With less than one week until President Biden and other world leaders will meet in Glasgow for the Climate Change Conference, a UN report released Tuesday asserted that current goals to lower greenhouse gas emissions by 2030 will not be enough.  The latest Emissions Gap Report by the United Nations Environment Program (UNEP) found that the current "vague" goals put forward by 49 nations and the European Union by 2030 will stave off 7.5% of emissions by 2030.  RECONCILIATION BILL: MANCHIN TALKS 'NICE VISIT' WITH BIDEN, BUT HAS INFLATION CONCERNS: LIVE UPDATES But UN scientists have said the world will need to cut emissions by 55% to meet the Paris Climate Agreement and "limit global warming" by 1.5 degrees Celsius – a figure comparable to "pre-industrial levels." "Less than one week before COP26 in Glasgow, we are still on track for climate catastrophe," UN Secretary-General António Guterres said during a press conference Tuesday. "As the title of this year’s report puts it: ‘The heat is on.’ And as the contents of the report show — the leadership we need is off. Far off," he...
    Environmental activists rally for accountability for fossil fuel companies outside of New York Supreme Court.Drew Angerer/Getty Fight disinformation. Get a daily recap of the facts that matter. Sign up for the free Mother Jones newsletter.This story was originally published by the Guardian and is reproduced here as part of the Climate Desk collaboration. The vast majority of fossil fuel reserves owned today by countries and companies must remain in the ground if the climate crisis is to be ended, an analysis has found. The research found 90 percent of coal and 60 percent of oil and gas reserves could not be extracted if there was to be even a 50 percent chance of keeping global heating below 1.5 C, the temperature beyond which the worst climate impacts hit. The scientific study is the first such assessment and lays bare the huge disconnect between the Paris agreement’s climate goals and the expansion plans of the fossil fuel industry. The researchers described the situation as “absolutely desperate”. “We are nowhere near the Paris target in terms of the fossil fuels people are planning to produce.”...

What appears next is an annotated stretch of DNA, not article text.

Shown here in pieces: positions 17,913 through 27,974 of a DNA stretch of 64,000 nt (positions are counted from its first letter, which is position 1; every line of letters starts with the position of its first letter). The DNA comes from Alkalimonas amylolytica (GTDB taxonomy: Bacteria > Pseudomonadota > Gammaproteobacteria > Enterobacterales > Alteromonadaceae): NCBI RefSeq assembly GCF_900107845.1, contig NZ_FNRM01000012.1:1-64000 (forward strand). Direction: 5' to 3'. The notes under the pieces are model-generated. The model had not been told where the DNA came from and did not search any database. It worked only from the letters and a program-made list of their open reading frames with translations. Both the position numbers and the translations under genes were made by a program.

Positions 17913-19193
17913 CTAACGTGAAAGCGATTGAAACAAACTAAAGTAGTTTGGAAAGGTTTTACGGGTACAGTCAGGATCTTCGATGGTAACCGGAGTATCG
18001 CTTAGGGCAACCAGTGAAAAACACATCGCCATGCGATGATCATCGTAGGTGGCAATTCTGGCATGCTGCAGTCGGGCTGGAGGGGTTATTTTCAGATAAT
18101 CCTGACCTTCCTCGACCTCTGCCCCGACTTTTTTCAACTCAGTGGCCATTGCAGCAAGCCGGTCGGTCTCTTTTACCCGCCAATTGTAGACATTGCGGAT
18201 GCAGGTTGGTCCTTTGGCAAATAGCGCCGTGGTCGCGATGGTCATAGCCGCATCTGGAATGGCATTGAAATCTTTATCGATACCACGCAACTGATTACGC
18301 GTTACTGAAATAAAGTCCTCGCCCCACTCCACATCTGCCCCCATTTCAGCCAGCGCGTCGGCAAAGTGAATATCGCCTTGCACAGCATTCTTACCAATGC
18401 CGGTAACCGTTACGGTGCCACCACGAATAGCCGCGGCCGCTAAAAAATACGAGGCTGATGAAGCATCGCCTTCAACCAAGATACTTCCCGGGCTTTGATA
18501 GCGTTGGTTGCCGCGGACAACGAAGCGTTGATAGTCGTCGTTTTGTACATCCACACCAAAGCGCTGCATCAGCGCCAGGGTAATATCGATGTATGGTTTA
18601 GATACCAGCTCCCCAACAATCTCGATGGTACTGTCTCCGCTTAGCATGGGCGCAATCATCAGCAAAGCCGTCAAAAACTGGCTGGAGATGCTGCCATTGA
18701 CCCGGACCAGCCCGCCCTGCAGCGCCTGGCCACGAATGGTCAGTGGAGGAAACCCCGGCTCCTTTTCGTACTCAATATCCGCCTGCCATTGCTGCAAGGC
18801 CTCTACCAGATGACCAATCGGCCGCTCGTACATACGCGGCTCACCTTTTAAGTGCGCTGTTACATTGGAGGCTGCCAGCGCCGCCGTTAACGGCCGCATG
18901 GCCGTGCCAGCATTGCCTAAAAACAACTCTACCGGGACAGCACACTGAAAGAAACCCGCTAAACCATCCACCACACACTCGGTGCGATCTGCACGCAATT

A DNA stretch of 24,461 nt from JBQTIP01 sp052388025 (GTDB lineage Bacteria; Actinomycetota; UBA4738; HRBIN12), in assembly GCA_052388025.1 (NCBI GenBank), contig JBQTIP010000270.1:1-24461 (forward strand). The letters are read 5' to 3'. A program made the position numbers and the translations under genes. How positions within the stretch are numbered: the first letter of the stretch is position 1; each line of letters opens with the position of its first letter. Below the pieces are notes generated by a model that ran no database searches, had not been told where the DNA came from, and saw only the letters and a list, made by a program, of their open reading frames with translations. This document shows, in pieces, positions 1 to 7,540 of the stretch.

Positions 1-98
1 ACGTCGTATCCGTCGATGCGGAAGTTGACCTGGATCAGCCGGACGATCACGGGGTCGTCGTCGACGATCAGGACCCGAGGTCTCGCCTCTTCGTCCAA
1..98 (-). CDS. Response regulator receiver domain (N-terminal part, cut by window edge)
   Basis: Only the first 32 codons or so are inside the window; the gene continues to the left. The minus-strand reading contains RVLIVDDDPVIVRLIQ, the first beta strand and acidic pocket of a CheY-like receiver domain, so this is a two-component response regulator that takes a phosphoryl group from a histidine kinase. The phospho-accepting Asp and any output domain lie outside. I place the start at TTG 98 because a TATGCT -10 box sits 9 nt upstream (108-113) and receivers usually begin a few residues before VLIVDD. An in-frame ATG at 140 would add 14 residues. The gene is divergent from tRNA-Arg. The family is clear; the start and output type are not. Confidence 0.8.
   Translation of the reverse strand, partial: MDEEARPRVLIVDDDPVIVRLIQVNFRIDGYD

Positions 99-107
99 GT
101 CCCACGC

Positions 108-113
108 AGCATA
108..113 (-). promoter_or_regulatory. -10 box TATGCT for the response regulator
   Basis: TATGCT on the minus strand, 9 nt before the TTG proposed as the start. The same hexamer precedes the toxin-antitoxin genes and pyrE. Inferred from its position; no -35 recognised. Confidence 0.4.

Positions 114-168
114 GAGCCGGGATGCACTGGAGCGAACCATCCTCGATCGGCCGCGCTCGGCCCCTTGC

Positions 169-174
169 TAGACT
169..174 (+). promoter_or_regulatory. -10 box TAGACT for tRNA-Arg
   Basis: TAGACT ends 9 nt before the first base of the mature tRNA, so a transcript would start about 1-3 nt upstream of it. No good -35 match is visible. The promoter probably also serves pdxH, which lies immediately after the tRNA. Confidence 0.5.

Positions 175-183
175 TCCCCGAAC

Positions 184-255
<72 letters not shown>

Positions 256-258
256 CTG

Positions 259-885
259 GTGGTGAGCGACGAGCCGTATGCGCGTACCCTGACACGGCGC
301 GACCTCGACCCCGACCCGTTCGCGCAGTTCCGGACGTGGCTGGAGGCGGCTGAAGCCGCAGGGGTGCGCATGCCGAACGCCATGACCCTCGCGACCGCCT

PRINCE Charles has warned "time is running out" for humanity to stave off a "climate catastrophe". In an emotional appeal, he urged Britain's business leaders to help or Earth is “done for”. 6Prince Charles is calling on big business to act now with their trillions to save the world from global warmingCredit: Getty - Pool 6World on fire... a massive wildfire in Greece creeps nearer to the capital AthensCredit: AFP Writing for the Daily Mail, the Prince of Wales declares business "with its trillions of dollars" has an "absolutely critical" role to play.  Wildfires devastating Greece — the land of his dad Prince Philip — were "terrifying" and "the stuff of nightmares".  He said: "We have been in the 'last chance saloon' for too long already, so if we do not confront the monumental challenge head-on — and fast — we and the world as we know it will be done for. If we do not confront the monumental challenge head-on — and fast — we and the world as we know it will be done forPrince Charles "We now...